Danko says the problem will be less magnified with secondary students who just finished a term and are “starting fresh” on a new term.

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However, she says correspondence from a number of parents suggested there was trouble with younger elementary students engaging in the online curriculum, something the board will put “more of a focus” on in the February return.

“When we have that disparity between people who maybe had some additional support from home or who thrived online in remote learning and others who didn’t, we know that that is going to be a challenge,” said Danko.

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“We might need to add extra support. We wouldn’t be looking at changing classes or grouping people together.”

The Catholic school chair says that is also the case with some populations in their board based on demographics. Daly says additional funding from the ministry of education should help with some of that adding the option of summer classes.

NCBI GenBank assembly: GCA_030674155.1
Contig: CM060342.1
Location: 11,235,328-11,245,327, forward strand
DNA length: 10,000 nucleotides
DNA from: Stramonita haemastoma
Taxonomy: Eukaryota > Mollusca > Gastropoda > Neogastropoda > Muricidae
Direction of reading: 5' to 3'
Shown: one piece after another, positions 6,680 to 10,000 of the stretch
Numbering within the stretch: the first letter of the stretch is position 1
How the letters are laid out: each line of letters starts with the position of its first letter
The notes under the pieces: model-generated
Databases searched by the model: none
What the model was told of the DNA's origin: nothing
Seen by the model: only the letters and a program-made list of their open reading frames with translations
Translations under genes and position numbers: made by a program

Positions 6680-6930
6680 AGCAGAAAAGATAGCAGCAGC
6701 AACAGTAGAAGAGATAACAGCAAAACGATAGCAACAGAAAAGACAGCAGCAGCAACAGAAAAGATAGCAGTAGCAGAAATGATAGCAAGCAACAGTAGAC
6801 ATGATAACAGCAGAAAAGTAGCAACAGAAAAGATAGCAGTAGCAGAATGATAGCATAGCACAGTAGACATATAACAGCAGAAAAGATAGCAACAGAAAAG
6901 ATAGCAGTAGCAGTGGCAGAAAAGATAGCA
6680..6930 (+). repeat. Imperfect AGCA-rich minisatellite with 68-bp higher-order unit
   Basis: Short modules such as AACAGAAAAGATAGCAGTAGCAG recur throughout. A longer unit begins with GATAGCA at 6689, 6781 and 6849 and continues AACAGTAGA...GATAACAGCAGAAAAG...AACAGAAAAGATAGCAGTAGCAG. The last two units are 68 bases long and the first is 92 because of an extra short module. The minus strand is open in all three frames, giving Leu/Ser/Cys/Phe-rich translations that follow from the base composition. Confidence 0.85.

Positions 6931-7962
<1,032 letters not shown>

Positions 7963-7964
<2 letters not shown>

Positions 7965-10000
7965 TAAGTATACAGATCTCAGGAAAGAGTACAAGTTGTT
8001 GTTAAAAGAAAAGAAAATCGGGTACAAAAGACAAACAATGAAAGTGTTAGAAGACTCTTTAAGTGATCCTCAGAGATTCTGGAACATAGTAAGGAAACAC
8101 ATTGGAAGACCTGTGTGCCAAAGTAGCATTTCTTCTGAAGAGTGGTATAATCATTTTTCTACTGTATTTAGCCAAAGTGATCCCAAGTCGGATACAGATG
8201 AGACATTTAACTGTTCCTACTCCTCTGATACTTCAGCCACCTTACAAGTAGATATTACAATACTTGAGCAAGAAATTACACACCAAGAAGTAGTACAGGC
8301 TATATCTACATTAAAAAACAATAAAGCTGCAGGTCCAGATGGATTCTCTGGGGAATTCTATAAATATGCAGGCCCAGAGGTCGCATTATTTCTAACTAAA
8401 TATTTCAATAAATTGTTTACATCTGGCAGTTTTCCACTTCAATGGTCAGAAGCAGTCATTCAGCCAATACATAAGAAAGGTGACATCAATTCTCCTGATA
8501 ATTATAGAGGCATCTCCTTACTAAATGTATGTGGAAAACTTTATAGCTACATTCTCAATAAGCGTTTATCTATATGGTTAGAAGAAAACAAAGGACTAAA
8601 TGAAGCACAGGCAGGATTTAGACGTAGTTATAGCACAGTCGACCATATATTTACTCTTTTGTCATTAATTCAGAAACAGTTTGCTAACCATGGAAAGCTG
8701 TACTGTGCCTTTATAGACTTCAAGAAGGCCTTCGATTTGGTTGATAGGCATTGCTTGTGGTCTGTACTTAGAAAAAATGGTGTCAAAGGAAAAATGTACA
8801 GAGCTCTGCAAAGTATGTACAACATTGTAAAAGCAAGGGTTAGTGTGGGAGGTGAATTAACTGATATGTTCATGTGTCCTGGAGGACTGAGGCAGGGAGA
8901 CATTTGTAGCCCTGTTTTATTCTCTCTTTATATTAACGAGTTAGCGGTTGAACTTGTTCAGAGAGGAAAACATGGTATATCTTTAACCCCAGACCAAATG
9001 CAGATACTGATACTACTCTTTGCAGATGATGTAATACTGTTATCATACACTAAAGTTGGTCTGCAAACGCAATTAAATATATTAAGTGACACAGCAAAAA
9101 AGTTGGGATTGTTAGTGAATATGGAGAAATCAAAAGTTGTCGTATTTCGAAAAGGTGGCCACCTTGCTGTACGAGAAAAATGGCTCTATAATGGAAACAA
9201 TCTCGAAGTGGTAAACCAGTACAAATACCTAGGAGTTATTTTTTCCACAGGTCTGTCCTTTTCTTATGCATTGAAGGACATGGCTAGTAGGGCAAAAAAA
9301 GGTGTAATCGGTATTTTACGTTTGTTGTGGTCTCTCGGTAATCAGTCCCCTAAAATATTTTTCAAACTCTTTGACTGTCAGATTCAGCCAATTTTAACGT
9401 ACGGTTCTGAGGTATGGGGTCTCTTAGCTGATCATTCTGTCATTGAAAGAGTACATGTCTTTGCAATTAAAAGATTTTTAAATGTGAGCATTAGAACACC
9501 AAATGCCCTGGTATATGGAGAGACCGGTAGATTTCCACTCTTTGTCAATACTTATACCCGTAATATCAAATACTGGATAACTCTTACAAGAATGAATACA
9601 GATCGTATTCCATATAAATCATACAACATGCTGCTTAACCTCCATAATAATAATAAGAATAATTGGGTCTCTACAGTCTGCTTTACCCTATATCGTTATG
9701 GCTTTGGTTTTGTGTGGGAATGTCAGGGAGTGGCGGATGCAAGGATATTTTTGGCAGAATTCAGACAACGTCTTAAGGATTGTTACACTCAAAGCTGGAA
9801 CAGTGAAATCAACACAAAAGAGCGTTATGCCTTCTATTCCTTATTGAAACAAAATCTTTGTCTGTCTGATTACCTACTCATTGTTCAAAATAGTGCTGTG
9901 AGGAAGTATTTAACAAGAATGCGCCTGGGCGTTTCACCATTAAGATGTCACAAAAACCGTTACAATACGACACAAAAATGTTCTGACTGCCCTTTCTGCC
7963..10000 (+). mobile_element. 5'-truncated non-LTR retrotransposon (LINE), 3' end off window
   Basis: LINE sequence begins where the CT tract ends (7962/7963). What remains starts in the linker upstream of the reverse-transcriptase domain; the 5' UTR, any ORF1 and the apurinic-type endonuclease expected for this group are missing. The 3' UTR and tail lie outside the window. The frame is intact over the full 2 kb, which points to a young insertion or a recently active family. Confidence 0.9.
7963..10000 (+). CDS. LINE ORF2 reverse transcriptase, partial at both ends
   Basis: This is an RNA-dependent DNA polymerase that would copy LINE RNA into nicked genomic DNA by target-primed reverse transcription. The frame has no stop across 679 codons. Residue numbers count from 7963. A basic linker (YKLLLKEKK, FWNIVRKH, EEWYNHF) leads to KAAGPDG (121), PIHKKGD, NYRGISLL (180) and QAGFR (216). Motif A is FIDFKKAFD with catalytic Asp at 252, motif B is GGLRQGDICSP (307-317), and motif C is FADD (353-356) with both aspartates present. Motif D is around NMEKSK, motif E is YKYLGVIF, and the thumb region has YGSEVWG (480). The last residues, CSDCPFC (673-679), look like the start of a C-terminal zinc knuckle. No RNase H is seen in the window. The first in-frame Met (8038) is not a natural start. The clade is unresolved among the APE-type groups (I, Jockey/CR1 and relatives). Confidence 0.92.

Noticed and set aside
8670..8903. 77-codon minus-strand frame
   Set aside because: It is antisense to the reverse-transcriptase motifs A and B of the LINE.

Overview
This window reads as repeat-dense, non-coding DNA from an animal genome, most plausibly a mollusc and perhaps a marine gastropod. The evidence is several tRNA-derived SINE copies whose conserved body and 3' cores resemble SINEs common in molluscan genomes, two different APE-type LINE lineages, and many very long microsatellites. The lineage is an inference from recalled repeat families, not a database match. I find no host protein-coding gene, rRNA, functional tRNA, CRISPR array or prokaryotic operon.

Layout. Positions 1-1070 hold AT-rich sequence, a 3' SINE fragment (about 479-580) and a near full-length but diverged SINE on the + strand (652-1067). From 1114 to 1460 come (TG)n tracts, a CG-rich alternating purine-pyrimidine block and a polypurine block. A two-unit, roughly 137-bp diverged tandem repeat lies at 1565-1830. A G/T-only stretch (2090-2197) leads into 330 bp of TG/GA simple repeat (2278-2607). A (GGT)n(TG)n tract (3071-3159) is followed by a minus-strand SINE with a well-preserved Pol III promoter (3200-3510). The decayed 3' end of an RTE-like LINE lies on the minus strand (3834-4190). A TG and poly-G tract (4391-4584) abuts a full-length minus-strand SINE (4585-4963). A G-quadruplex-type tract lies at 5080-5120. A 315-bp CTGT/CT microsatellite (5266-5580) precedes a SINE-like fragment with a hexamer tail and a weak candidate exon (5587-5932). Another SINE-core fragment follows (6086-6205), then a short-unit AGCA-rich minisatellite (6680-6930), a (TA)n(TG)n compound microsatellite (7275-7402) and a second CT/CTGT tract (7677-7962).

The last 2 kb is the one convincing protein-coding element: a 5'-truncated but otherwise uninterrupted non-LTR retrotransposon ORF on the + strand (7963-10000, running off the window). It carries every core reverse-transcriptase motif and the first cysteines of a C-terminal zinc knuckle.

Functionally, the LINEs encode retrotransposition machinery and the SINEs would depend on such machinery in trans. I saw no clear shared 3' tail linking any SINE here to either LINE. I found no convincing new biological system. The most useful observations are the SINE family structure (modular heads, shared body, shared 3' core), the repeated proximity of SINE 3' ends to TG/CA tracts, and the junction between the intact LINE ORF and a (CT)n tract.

“They have announced that just recently they’ll be providing additional resources to school boards, particularly over the summer in the form of various learning programs to support those students that have fallen behind,” Daly said.


During the fall 2020 return, both school boards faced a shortage of bus drivers which forced rotating bus cancellations. The Hamilton-Wentworth Student Transportation Services (HWSTS) was able to close the gap in late November where only six routes were not being covered – compared to 22 open routes in September.

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Both chairs say they have been assured by the HWSTS that there will be no delays or cancellations come Monday when the first students make their trip back to in-person learning.

“In the fall, we had gotten to a point where we weren’t cancelling any routes,” said Danko. “So we are expecting them to be able to provide full service starting on Monday.”

Daly concurred saying he was unaware of any issues and expects the service to parallel that of what students received in December.

“It’ll be the same as it was before Christmas, obviously the wearing of mask and seating arrangements will be in play.”